Karen and her kids, Emily and Patrick, have come down for dinner.   Karen and Emily sit down to keep me company while I finish cooking, and the boys head into the living room and the PS3.  Patrick, 12,  is the last boy to leave the kitchen.

“Hey Patrick,” I say, “don’t pee on my couch, OK?”


“Please try not to pee on the couch?”

“Miss Katie, why would I pee on the couch?”  The boy is understandably perplexed.  I’ve known him since he was a year old, and he’s never peed on anything in my house.

“I have no idea,” I tell him now, “but the bathroom is right there if you need it, OK?”

“But…why…..  Why would I pee on your couch?

I don’t know.”  I say. ” But just don’t, ok?”

His head cocked to the side and his eyebrows knitted, Patrick heads into the living room while Karen grins at me, shaking her head slowly from side to side.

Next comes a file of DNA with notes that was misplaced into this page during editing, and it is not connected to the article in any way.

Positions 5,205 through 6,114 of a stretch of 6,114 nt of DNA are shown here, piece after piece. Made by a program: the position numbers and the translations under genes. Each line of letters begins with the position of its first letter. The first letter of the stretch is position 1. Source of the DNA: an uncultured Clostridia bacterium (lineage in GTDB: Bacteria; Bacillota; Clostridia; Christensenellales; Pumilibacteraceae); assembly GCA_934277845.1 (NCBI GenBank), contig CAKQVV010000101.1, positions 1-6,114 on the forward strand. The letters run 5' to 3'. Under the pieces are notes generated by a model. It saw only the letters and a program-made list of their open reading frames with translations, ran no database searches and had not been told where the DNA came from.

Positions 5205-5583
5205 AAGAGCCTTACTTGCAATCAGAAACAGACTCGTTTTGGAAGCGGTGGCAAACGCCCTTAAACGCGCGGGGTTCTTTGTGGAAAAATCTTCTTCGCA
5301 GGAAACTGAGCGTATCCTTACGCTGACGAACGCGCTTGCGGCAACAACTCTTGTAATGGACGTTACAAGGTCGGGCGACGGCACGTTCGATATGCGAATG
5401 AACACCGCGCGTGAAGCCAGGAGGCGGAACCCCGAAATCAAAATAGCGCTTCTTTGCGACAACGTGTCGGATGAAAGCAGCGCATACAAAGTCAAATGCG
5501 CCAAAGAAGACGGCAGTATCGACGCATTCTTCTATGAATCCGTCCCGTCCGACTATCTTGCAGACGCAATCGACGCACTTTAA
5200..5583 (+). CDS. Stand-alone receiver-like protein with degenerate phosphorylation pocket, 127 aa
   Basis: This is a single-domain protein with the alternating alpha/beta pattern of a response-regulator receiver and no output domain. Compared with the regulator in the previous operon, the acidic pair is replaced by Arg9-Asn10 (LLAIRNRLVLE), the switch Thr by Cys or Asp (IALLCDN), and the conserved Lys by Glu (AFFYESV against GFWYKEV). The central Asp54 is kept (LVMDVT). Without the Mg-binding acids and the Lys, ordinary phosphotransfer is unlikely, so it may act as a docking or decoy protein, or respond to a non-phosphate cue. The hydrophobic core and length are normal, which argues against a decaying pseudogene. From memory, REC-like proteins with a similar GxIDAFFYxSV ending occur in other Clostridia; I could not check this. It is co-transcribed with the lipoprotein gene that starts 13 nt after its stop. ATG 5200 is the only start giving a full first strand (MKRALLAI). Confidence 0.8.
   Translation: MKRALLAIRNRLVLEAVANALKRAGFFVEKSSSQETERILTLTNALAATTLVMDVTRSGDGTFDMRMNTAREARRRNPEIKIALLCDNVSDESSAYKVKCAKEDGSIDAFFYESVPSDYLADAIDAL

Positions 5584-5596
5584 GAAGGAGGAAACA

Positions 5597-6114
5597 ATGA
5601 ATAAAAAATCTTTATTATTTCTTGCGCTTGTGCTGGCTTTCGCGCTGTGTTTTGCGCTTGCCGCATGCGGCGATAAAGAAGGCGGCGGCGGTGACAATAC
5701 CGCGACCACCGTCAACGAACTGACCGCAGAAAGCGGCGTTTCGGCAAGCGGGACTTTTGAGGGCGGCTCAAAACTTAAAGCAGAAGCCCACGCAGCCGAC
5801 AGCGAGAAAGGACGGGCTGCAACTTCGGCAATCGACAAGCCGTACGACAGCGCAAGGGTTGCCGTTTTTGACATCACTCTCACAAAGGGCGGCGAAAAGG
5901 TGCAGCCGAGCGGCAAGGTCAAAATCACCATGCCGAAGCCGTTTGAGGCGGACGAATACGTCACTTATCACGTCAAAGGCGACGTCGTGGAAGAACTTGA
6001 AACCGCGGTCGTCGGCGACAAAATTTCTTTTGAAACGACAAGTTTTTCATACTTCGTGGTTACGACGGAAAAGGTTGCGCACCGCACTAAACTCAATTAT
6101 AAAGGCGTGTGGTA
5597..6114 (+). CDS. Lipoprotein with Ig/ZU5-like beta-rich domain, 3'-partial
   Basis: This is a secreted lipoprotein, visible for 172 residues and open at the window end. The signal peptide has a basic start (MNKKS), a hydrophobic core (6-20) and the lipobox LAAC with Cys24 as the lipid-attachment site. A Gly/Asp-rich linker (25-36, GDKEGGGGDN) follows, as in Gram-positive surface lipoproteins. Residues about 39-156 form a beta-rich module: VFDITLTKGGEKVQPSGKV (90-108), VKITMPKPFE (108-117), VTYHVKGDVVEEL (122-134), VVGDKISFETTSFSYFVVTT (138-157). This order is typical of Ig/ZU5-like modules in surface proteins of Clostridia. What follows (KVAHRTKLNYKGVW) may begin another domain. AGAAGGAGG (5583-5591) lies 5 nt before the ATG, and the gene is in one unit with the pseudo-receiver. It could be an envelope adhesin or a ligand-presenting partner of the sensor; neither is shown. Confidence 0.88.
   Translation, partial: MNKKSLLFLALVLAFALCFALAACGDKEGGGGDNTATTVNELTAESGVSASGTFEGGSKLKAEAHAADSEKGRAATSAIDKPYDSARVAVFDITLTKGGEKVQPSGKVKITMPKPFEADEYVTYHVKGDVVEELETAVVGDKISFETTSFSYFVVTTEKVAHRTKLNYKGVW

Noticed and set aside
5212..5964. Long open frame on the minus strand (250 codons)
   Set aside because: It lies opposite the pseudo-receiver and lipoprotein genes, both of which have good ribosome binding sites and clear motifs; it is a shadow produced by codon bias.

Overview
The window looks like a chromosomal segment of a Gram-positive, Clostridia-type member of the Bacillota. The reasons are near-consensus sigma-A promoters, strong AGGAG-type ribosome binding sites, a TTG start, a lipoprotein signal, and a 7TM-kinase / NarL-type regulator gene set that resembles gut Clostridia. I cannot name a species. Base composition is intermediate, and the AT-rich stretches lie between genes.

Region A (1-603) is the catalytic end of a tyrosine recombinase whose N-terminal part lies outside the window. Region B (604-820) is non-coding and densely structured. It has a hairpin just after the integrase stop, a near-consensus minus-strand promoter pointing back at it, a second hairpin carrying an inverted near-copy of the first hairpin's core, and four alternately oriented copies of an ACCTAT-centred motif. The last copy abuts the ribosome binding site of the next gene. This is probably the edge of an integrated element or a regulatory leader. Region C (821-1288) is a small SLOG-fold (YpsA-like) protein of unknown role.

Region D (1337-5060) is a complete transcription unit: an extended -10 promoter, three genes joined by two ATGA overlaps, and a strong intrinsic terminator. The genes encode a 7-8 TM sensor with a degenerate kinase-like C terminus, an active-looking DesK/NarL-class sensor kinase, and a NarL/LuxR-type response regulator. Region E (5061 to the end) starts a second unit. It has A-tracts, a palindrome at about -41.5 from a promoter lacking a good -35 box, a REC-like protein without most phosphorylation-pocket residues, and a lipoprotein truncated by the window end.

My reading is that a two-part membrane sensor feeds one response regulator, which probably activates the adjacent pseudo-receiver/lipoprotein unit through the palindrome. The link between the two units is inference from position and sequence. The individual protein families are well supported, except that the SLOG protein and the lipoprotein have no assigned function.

In a moment Patrick returns.

“When did I pee on your couch?”  Patrick demands of me.

“I don’t know. Why don’t you tell me?”

Through a fit of giggles, Emily shouts at her younger brother, “JUST DON’T PEE ON THE COUCH, Patrick!”

“No, wait. ” I put up my hand to forestall another outburst from Emily.  “He was about to tell us when he peed on the couch.”

“I DIDN’T PEE ON THE COUCH!” Patrick exclaims.

“OK.  If you say so, I believe you.”

“I didn’t.”  He insists.

“That’s great!  And I really appreciate that.”

“So…why are you telling me not to pee on the couch?”

“Because it’s a leather couch, and once that smell gets into it, there is just no getting it out.  I don’t want to have to replace the couch.  It’s expensive.”

“But… why do you think I’m going to pee on the couch?”